A shunt member construction has now been discovered in the form of a material admixture which is adhesively bonded to the insulated bead member spacing apart the inner lamp inleads so as to interconnect said inleads. Specifically, said shunt material composition comprises an admixture of conductive metal particulates, an inorganic binder, and conductive non-metallic particulates in the proportions needed to provide uniform and stable voltage breakdown and electrical resistance characteristics. Briefly stated, the voltage breakdown characteristic in the present shunt material composition is fixed primarily by the relative proportions between the conductive metal substance and the conductive non-metallic substance selected although further influenced by the particle size of these powdered materials. The applied voltage value at which the present shunt member construction breaks down to serve as an electrical conductor depends upon the electrical circuit in which the lamp is series connected and it is selected to be less than the applied voltage to the particular electrical circuit. The electrical resistance characteristic of the present shunt material composition is also determined primarily by the relative proportions between the conductive metal particulates and conductive non-metallic particulates in said composition with the absolute resistance value for the shunt member construction being fixed to approximate the electrical resistance value for the associated lamp filament.
Useful conductive metals which can be employed in powder form for the present shunt material composition include aluminum, silver and other good electrically conductive metals which maintain stable voltage breakdown and electrical resistance characteristics during exposure to the lamp operating environment. Powdered copper metal has not proven useful in the present shunt material composition by reason of unstable oxide formation causing variation in the desired electrical characteristics. Useful conductive non-metallic substances in the present shunt material composition can be selected from the class of electrical semiconductors such as powdered carbon as well as inorganic compounds exhibiting stable semiconductive properties when exposed to the lamp operating environment. The inorganic binder used in the present shunt material composition can be selected from the class of vitreous inorganic oxides which are chemically unreactive in the lamp operating environment such as boric oxide and various silicate glass compositions.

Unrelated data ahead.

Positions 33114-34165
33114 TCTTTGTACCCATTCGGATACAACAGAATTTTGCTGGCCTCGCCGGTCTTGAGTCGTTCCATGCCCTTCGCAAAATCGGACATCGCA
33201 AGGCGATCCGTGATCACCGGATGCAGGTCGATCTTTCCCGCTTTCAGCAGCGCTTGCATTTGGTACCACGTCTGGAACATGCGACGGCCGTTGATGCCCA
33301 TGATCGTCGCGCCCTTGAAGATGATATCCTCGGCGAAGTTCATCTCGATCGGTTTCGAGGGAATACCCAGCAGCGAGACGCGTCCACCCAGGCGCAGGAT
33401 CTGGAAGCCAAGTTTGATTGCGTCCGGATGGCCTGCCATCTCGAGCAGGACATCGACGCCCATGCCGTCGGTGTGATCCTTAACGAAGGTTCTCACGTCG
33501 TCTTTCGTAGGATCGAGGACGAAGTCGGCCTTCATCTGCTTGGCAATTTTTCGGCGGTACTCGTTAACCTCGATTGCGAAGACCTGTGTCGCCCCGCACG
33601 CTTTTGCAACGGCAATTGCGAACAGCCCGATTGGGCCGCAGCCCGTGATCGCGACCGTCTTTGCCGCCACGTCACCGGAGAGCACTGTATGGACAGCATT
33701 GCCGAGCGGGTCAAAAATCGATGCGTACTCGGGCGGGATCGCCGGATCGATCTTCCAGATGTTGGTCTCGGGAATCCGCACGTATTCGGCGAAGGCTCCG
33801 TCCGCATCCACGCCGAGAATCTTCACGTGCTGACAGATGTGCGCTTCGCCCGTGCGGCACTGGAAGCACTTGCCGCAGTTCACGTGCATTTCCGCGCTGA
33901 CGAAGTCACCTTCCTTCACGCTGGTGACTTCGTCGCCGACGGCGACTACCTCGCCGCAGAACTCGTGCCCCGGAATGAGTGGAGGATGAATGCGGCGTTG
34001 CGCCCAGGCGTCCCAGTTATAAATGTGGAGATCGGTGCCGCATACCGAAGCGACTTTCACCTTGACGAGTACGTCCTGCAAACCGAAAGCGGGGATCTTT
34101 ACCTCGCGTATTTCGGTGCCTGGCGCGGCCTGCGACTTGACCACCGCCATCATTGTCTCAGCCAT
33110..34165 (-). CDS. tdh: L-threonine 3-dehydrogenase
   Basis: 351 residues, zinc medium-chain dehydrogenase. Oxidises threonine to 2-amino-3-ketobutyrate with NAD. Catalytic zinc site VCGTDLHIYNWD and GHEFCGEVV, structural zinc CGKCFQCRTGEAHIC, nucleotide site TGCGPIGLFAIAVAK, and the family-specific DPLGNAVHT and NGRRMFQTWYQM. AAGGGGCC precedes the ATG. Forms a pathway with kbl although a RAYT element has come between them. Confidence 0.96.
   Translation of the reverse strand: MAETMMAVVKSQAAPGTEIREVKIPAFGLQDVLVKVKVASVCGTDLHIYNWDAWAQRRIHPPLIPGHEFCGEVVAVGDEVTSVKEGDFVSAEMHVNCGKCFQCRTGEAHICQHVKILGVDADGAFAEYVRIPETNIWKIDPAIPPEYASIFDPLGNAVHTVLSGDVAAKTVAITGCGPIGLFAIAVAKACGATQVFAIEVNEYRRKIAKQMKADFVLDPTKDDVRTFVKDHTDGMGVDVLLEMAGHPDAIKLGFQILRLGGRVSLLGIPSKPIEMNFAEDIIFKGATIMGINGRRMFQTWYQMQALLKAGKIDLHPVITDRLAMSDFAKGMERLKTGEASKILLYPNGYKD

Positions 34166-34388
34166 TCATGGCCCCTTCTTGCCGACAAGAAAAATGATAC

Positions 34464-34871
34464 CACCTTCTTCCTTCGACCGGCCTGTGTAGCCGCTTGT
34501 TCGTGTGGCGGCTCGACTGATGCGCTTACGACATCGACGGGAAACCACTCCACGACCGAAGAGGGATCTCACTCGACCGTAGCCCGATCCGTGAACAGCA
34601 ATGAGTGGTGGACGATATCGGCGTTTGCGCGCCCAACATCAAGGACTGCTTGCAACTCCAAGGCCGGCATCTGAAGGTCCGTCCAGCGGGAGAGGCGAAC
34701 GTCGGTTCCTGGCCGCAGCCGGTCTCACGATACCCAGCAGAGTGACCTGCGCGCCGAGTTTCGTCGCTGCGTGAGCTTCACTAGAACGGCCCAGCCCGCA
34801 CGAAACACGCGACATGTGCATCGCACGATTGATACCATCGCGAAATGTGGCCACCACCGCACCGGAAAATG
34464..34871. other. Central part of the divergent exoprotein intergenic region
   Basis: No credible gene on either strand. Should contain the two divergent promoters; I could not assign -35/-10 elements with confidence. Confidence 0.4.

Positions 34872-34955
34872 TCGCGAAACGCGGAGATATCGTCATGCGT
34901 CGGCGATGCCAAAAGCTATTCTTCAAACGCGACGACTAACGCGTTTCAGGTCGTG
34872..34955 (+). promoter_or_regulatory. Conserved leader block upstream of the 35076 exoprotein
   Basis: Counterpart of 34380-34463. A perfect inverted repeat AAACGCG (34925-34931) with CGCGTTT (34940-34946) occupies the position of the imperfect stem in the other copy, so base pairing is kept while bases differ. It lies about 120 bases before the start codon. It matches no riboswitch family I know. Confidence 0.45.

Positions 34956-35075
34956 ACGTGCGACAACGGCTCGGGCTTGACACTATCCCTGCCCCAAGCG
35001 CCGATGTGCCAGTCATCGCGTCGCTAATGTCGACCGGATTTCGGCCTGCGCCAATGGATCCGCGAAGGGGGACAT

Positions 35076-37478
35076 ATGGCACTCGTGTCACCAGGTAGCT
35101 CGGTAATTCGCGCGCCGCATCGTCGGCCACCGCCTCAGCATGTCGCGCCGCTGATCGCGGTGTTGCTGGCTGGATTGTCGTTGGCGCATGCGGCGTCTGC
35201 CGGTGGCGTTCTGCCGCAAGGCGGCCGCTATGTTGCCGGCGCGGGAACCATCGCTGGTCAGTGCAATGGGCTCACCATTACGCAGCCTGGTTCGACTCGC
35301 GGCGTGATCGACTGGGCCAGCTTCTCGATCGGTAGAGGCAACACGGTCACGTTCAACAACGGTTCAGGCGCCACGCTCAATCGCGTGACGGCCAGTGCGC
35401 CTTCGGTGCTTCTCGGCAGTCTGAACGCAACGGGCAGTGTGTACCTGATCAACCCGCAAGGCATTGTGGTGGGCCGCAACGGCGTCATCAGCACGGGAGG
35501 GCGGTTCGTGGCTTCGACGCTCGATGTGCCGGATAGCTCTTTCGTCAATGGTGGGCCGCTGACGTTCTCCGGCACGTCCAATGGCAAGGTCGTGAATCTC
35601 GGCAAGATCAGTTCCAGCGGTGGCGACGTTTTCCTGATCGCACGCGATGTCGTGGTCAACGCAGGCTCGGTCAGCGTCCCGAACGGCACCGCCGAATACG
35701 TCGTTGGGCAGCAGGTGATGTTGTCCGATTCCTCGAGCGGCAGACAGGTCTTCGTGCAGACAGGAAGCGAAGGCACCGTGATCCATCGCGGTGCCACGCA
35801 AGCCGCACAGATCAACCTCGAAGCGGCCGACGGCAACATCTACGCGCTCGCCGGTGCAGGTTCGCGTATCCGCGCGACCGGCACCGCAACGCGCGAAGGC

In its broadest sense, the present improvement is an incandescent lamp having a light-transmitting envelope, a refractory metal filament connected between a pair of metal inleads, and said inleads being spaced apart by an electrically insulative bead member, wherein the improvement resides in a shunt material comprising an admixture of conductive metal particulates, an inorganic binder, and conductive non-metallic particulates, that is adhesively bonded to said insulative bead member interconnecting the spaced apart inleads. A preferred shunt material composition comprises in parts by weight approximately 60-90 parts powdered aluminum metal, approximately 10-40 parts boric oxide, and approximately 1-10 parts carbon powder. A preferred incandescent lamp embodiment utilizes a light-transmitting glass envelope composition, a tungsten metal filament connected between said pair of metal inleads, said inleads also being spaced apart by a glass bead member, and said lamp glass envelope being hermetically sealed to said inleads, and wherein the present shunt material composition is adhesively bonded to said glass member interconnecting said spaced apart inleads.
FIG. 1 is a cross-sectional view of a prior art incandescent lamp utilizing a wire-wound shunt member, and
FIG. 2 is a cross-sectional view of the same type lamp construction utilizing the presently improved shunt member construction.
Referring to FIG. 1, a known wire lamp 10 is depicted at the stage of lamp manufacture where the lamp envelope is sealed but no base or fastening means has been provided. Specifically, said lamp comprises a light-transmitting vitreous envelope 12 having a sealed area 14 and an exhaust residue 16. Lead-in wire members 18 and 20 are hermetically sealed at the sealed area 14 and connected at the opposite ends of said inleads to a tungsten filament 22 all in conventional fashion. Shunt member 24 comprises anodized aluminum wire wound, usually by hand, about the inner lead wires of said lamp construction. As previously indicated, the oxide covering of said aluminum wire serves as an electrical insulator which breaks down when the lamp applied voltage is impressed across the wire coil and the breakdown voltage is roughly proportional to the oxide thickness. Accordingly, when said lamp is connected in series string sets such as used in holiday lighting and assuming the filaments of all the lamps in the string set are intact, the voltage on the shunt member is approximately the nominal voltage of the lamp, that is, 6 volts for a 20-lamp string. If a filament should open, then the full supply voltage is across the shunt. In theory, the shunt is designed so that the breakdown voltage to the oxide is lower than the supply voltage. In practice, however, the design breakdown voltage is only nominal, that is, there are variations in breakdown voltage from lamp to lamp due to the manufacturing process.